The FDA first warned consumers in May of 2017 that Magellan’s lead tests may provide inaccurate results when used with blood drawn from the vein and held in BD’s blood collection tubes. Today, the U.S. regulatory watchdog reported that BD uncovered the chemical explanation for why its tubes were linked to false results with Magellan’s LeadCare tests.
The company found that the affected tubes’ rubber stoppers contained a chemical called thiuram. The chemical can release sulfur-containing gases that dissolve into blood and bind to lead particles, making it hard for Magellan’s lead tests to correctly detect the concentration of lead in a given sample.
The FDA said today that it continues to recommend that consumers not use Magellan’s lead tests with blood samples taken from the vein, regardless of the blood collection tube manufacturer, since thiuram may be used to make other rubber stoppers. The agency added that it is investigating the issue with other blood collection tube makers.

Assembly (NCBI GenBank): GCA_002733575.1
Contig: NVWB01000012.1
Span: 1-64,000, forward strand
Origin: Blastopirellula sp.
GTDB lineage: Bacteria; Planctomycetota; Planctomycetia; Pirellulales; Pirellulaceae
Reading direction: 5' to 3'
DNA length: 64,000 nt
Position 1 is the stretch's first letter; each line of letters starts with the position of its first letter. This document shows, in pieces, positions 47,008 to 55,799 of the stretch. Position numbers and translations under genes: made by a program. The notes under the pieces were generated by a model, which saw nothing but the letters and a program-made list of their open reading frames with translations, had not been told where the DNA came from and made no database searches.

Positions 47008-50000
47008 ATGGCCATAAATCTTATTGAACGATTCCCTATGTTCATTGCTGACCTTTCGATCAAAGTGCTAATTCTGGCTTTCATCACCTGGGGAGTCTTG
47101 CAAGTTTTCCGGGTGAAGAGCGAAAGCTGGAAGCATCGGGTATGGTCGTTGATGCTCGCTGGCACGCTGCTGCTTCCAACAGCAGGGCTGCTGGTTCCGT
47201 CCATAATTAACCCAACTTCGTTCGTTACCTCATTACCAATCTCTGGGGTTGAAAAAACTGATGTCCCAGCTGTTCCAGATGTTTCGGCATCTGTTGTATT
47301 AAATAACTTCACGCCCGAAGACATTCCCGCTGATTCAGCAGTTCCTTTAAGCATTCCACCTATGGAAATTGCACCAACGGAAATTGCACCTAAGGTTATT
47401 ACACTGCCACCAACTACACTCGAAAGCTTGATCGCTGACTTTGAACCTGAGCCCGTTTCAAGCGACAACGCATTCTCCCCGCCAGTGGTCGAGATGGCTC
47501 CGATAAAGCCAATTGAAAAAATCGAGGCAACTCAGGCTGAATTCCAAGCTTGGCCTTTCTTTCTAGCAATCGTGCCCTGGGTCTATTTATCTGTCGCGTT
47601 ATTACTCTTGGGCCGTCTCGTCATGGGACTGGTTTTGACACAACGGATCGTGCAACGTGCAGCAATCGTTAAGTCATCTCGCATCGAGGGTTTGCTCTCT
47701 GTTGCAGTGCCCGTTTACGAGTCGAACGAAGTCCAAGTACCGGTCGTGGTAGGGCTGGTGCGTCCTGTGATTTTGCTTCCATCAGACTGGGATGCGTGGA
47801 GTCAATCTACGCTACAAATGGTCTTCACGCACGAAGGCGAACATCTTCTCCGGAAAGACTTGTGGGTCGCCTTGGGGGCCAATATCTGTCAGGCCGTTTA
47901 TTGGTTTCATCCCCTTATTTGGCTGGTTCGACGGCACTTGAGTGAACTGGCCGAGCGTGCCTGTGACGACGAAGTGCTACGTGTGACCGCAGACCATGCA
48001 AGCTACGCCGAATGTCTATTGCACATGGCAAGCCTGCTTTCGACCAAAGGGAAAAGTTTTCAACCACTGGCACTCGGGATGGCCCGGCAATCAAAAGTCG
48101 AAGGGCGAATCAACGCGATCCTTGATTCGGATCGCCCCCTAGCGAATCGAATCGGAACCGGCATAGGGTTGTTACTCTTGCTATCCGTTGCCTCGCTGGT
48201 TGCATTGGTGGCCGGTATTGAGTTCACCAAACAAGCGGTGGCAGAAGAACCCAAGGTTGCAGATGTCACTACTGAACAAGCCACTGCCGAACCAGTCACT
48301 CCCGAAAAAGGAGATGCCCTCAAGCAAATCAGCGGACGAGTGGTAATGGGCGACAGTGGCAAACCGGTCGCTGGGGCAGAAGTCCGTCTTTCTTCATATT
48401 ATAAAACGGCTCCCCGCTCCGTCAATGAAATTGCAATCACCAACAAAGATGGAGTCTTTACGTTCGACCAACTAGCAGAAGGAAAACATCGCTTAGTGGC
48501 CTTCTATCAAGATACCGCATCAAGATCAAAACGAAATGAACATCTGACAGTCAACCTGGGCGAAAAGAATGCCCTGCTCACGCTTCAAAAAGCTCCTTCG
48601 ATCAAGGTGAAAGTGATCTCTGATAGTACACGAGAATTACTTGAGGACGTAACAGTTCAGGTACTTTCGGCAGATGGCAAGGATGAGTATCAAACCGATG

“Lead exposure can affect nearly every system in the body, produces no obvious symptoms, and frequently goes unrecognized, potentially leading to serious health issues. Lead poisoning is particularly dangerous to infants and young children. While recommendations for lead screening in adults differ from state to state, all states require children to be screened for lead exposure,” Donald St. Pierre, who leads the FDA’s Office of In Vitro Diagnostics and Radiological Health, said in prepared remarks. “Some adults are also at risk for lead exposure, including those who work around products or materials that contain lead.”
At DeviceTalks Boston, Tyler Shultz will give attendees an inside look at Theranos and how he was able to sound the alarm after he realized the company was falling apart. Shultz will take attendees behind the story that everyone is talking about: the rise and fall of Elizabeth Holmes and her diagnostic company, Theranos.
Join Shultz and 1,000+ medical device professionals at the 8th annual DeviceTalks Boston.